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Título : Interleukin-1 links autoimmune and autoinflammatory pathophysiology in mixed-pattern psoriasis
Autor : Kölliker Frers, Rodolfo 
Otero Losada, Matilde 
Kobiec, Tamara 
Herrera, María Inés 
Udovin, Lucas Daniel 
Kusnier, Carlos Federico 
Capani, Francisco 
Fecha de publicación : 2021
Editorial : Hidawi
Cita : Kölliker Frers, R., et al. Interleukin-1 links autoimmune and autoinflammatory pathophysiology in mixed-pattern psoriasis [en línea]. Mediators of Inflammation. 2021 doi:10.1155/2021/2503378 Disponible en:
Proyecto: Neuroprotección en asfixia perinatal. Una aproximación traslacional 
Resumen : Abstract: Autoinflammatory and autoimmune diseases are characterized by an oversensitive immune system with loss of the physiological endogenous regulation, involving multifactorial self-reactive pathological mechanisms of mono- or polygenic nature. Failure in regulatory mechanisms triggers a complex network of dynamic relationships between innate and adaptive immunity, leading to coexistent autoinflammatory and autoimmune processes. Sustained exposure to a trigger or a genetic alteration at the level of the receptors of the natural immune system may lead to abnormal activation of the innate immune system, adaptive system activation, loss of self-tolerance, and systemic inflammation. The IL-1 family members critically activate and regulate innate and adaptive immune responses’ diversity and plasticity in autoimmune and/or autoinflammatory conditions. The IL-23/IL-17 axis is key in the communication between innate immunity (IL-23-producing myeloid cells) and adaptive immunity (Th17- and IL-17-expressing CD8+ T cells). In psoriasis, these cytokines are decisive to the different clinical presentations, whether as plaque psoriasis (psoriasis vulgaris), generalized pustular psoriasis (pustular psoriasis), or mixed forms. These forms reflect a gradient between autoimmune pathophysiology with predominant adaptive immune response and autoinflammatory pathophysiology with predominant innate immune response.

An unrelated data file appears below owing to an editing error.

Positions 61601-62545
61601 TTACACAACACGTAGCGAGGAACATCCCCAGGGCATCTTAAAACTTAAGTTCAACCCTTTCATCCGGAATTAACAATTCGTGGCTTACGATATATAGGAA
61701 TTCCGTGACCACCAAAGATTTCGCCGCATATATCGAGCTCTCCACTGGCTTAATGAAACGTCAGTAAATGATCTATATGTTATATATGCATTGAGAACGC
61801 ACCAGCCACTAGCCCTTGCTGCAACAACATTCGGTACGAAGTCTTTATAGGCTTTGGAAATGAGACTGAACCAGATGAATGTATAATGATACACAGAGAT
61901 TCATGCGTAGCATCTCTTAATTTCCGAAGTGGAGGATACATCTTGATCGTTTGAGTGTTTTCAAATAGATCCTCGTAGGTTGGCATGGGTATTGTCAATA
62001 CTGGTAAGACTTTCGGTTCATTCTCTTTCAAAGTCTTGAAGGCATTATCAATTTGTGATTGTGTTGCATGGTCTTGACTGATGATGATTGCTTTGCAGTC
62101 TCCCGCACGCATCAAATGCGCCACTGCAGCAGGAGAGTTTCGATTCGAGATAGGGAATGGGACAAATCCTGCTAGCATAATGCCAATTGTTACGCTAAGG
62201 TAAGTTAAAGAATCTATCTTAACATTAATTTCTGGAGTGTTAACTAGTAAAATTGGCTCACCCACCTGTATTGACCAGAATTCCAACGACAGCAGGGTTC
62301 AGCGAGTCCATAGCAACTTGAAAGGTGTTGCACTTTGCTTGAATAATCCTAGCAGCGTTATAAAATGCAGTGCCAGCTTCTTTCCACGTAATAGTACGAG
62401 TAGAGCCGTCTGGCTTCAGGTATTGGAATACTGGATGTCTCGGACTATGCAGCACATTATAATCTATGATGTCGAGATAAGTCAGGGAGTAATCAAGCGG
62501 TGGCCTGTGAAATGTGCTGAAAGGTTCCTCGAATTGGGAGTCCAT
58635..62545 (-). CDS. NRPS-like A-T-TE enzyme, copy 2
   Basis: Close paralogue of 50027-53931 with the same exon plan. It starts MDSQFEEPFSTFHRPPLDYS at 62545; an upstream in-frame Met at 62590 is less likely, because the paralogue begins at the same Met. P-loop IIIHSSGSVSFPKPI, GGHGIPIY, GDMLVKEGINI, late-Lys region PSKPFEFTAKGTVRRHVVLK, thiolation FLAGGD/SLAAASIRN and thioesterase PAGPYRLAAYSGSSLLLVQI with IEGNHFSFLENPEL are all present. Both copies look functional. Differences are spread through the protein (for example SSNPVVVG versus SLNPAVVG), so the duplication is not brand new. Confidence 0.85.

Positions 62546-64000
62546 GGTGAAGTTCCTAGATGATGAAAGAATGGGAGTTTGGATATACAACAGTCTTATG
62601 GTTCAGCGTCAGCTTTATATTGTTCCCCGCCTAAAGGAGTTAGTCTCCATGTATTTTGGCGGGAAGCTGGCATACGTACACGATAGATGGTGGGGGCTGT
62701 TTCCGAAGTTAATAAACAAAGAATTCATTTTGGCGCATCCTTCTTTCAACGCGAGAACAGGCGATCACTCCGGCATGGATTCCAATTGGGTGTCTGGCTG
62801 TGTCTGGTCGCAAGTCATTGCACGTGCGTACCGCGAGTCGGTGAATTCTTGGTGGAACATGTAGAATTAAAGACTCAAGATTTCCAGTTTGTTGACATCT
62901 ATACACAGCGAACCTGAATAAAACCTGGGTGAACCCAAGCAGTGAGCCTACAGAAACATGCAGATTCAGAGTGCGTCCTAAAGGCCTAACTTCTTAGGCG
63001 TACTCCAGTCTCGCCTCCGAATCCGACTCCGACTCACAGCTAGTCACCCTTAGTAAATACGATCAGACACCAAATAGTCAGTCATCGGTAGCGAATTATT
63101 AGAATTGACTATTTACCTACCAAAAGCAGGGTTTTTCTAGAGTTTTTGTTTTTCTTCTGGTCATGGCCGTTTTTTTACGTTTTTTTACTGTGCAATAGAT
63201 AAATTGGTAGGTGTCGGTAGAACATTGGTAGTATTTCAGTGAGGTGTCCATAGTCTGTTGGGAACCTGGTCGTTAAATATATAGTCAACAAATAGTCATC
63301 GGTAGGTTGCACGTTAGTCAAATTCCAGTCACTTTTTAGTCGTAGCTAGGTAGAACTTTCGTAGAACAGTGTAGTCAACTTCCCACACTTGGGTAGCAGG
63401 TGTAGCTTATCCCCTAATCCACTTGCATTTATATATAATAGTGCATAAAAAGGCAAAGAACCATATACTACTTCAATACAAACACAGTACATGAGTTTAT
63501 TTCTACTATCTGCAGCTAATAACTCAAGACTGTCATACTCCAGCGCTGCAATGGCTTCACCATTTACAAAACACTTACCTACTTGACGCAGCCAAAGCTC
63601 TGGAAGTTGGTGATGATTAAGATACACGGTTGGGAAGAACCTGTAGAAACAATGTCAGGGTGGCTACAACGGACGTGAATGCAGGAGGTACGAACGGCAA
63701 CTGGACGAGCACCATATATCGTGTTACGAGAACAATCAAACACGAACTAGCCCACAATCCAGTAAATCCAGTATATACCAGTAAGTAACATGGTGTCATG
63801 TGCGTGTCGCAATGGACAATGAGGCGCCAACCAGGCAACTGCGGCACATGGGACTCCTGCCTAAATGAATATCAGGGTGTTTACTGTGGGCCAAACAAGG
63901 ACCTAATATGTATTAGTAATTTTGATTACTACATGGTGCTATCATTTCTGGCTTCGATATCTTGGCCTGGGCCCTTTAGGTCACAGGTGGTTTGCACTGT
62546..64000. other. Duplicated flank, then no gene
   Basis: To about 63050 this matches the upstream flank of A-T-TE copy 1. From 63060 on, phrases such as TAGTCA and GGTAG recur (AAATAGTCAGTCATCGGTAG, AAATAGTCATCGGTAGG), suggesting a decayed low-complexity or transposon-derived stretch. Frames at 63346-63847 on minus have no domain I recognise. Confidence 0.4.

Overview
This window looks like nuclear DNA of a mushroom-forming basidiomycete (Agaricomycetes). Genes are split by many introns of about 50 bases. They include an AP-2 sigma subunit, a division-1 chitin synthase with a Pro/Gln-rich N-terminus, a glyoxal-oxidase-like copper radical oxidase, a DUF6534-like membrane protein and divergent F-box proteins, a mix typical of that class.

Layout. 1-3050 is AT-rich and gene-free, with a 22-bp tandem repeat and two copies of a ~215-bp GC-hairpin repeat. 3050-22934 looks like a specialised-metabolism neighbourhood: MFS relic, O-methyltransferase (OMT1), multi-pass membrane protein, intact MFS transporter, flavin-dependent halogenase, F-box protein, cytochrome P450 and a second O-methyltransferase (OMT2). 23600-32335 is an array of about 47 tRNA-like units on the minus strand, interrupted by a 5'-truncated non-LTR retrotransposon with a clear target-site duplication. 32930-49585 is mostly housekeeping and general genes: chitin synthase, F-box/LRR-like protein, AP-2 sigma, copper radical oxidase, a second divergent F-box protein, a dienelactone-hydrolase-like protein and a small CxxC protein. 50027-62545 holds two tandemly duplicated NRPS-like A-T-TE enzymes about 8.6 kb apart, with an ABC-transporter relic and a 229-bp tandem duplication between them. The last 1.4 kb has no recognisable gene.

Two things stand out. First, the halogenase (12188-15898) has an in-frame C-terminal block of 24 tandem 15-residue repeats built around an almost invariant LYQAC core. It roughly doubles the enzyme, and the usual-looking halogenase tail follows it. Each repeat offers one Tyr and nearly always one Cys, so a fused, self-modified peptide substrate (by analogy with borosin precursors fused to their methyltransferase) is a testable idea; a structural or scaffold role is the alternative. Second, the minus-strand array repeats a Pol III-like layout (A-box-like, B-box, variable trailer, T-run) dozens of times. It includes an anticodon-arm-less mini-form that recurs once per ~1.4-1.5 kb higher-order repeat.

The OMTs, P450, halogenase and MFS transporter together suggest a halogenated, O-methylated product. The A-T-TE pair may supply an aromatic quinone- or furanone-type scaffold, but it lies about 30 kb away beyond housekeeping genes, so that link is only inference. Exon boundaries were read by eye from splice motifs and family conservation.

ISSN : 0962-9351 (Print)
1466-1861 (Online
Disciplina: PSICOLOGIA
DOI: 10.1155/2021/2503378
Derechos: Acceso abierto
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